THE PSYCHEDELIC SG “FOOL GUITAR” | ERIC CLAPTON’S EPIC GIBSON GROWLER

Eric Clapton psychedelic sg fool guitar

Eric Clapton of Cream and Producer Felix Pappalardi during a recording session for the album Disraeli Gears at Atlantic Studios — Image by © Michael Ochs Archives

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I’ll never forget the first time I saw a picture of Todd Rundgren holding what I immediately deemed to be the coolest guitar in the world.  I’m a bit of a guitar nut– I’ve got a nice little stable of beauties currently, and I tell myself that I’d play more if it weren’t for TSY and a few other distractions–  another thing on the list of things I’d love to do more frequently.  Anyway, the image of that majestic hand-painted Gibson SG was forever seared on my mind’s eye.  Later, I learned more about the coveted guitar– it’s creation by the hands of a 1960s Dutch design duo called the Fool, the mysterious changing of hands among notable guitarists over the years, and the recent sale to a collector who paid in the neighborhood of $500,000 for the legendary axe.  It’s amazing what a little paint can do…

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Eric Clapton psychedelic sg fool guitarEric Clapton psychedelic sg fool guitar

Eric Clapton of Cream, one of the hottest trios (along with the Jimi Hedrix Experience) on the 1960s.

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SURF, 60’s PSYCHEDELIA & BORN AGAIN | THE TRINITY OF ARTIST RICK GRIFFIN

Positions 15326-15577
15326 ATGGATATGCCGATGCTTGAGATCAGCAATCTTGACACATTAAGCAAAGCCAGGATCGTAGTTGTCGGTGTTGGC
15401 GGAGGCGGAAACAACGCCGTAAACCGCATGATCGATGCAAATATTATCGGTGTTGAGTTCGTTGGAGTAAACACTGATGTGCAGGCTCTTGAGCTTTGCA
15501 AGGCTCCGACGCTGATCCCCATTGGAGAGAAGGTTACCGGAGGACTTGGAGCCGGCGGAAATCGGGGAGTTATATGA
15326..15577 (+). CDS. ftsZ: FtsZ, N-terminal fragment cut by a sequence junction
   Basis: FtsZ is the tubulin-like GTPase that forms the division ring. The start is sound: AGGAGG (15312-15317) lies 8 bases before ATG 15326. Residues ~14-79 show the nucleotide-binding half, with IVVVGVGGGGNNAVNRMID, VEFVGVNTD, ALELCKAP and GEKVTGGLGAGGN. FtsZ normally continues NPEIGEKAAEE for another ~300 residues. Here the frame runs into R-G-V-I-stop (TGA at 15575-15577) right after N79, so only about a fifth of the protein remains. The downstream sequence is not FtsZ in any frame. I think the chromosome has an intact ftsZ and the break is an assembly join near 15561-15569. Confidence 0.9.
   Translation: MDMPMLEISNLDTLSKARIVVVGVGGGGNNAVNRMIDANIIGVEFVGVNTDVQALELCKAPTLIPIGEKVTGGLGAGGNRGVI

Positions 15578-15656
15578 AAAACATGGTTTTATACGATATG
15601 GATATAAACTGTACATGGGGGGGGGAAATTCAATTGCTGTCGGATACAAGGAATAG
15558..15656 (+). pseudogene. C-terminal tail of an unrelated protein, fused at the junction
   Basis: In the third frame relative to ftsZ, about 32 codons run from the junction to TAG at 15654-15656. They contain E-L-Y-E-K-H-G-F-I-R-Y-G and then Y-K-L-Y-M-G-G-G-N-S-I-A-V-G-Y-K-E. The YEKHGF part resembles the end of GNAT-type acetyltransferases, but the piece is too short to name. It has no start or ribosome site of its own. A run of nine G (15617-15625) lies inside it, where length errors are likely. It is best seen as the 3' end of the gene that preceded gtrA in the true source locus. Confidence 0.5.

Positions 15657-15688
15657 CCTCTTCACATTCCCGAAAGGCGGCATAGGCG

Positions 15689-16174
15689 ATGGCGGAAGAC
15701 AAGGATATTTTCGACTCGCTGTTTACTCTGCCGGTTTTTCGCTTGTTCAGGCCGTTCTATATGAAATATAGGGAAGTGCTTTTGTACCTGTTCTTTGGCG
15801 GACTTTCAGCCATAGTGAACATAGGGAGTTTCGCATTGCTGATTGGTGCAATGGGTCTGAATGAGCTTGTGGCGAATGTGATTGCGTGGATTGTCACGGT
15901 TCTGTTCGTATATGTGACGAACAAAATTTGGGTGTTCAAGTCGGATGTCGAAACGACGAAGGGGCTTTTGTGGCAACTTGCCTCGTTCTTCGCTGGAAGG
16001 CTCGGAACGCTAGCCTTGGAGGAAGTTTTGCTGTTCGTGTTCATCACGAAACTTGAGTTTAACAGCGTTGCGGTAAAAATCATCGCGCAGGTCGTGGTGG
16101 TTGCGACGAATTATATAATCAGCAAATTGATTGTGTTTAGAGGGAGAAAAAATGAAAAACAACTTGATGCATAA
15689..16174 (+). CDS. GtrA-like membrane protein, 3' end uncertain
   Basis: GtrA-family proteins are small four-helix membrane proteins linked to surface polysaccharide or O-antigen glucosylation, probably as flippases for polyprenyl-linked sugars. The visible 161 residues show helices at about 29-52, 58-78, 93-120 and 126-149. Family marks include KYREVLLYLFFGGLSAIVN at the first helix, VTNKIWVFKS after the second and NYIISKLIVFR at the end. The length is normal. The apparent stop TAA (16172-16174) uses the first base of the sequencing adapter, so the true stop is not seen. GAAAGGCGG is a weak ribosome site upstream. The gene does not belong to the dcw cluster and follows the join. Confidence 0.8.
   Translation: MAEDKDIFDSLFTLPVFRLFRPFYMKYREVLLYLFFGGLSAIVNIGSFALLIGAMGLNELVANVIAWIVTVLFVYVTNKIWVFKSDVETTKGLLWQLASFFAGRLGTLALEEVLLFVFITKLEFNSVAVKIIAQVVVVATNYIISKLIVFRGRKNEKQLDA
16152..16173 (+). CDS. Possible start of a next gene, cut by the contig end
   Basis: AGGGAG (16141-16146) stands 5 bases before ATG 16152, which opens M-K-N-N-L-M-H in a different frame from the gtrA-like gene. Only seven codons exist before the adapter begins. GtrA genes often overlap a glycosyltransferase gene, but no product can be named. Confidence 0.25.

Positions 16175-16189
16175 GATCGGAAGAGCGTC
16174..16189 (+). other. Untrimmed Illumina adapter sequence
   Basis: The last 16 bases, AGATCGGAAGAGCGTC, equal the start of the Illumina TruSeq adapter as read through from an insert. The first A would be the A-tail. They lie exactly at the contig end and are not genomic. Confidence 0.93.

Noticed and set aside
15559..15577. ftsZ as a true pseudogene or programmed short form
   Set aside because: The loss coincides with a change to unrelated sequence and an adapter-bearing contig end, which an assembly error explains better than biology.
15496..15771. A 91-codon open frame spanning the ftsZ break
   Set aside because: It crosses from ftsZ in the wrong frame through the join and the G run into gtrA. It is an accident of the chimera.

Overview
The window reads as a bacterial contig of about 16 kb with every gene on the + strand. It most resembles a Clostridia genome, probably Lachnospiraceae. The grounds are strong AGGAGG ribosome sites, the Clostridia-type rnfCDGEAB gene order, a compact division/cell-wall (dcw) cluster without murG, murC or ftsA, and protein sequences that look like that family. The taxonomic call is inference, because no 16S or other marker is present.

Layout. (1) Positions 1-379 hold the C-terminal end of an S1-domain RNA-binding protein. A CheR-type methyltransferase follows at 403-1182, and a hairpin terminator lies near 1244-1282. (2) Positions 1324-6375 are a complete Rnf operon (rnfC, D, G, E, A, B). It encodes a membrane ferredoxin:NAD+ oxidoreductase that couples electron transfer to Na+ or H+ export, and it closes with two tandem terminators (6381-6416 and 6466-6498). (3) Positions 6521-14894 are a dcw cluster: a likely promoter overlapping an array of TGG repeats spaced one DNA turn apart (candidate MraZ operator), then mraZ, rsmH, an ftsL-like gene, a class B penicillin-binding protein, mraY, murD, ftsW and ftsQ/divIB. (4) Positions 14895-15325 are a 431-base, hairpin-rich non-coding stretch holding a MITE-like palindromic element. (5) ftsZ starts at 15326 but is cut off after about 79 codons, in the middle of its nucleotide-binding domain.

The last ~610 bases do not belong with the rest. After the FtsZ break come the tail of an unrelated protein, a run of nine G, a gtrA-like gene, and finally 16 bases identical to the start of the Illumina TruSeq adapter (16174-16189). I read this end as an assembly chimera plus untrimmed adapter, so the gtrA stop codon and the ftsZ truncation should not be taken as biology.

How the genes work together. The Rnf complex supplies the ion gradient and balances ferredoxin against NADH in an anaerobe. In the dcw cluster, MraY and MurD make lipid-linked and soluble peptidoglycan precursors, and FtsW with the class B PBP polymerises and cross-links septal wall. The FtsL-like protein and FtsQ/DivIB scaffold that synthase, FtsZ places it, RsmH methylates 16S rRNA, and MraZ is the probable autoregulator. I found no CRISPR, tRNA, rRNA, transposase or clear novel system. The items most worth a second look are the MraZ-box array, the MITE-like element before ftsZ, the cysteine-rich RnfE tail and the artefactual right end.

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Artists Rick Griffin and Anton Kelly at the poster art exhibit at the Psychedelic Poster shop in Haight-Ashbury, San Francisco, 1967.  -- Image by Ted Streshinsky

Artists Rick Griffin and Anton Kelley at the poster art exhibit at the Psychedelic Poster shop in Haight-Ashbury, San Francisco, 1967. -- Image by Ted Streshinsky

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Rick Griffin– surfer, cartoonist, psychedelic poster artist, legend.  Born near Palos Verdes in 1944, Griffin took-up surfing at age 14.  During the 50s while he was in high school, Mad magazine heavily influenced his comic stylings– but he soon found his own voice, creating his own surf style that would become iconic.  Through his undeniable talent and connections, Griffin was soon working for surf legend, Greg Noll, among others.  After leaving high school he joined Surfer Magazine as a staff artist– creating the legendary California surf scene character Murphy, and working his way up to Art Director by the time he was of 20. But by 1964, Griffin decided it was time to move on and see what the world outside of So Cal’s tight-knit surfer scene had for him.

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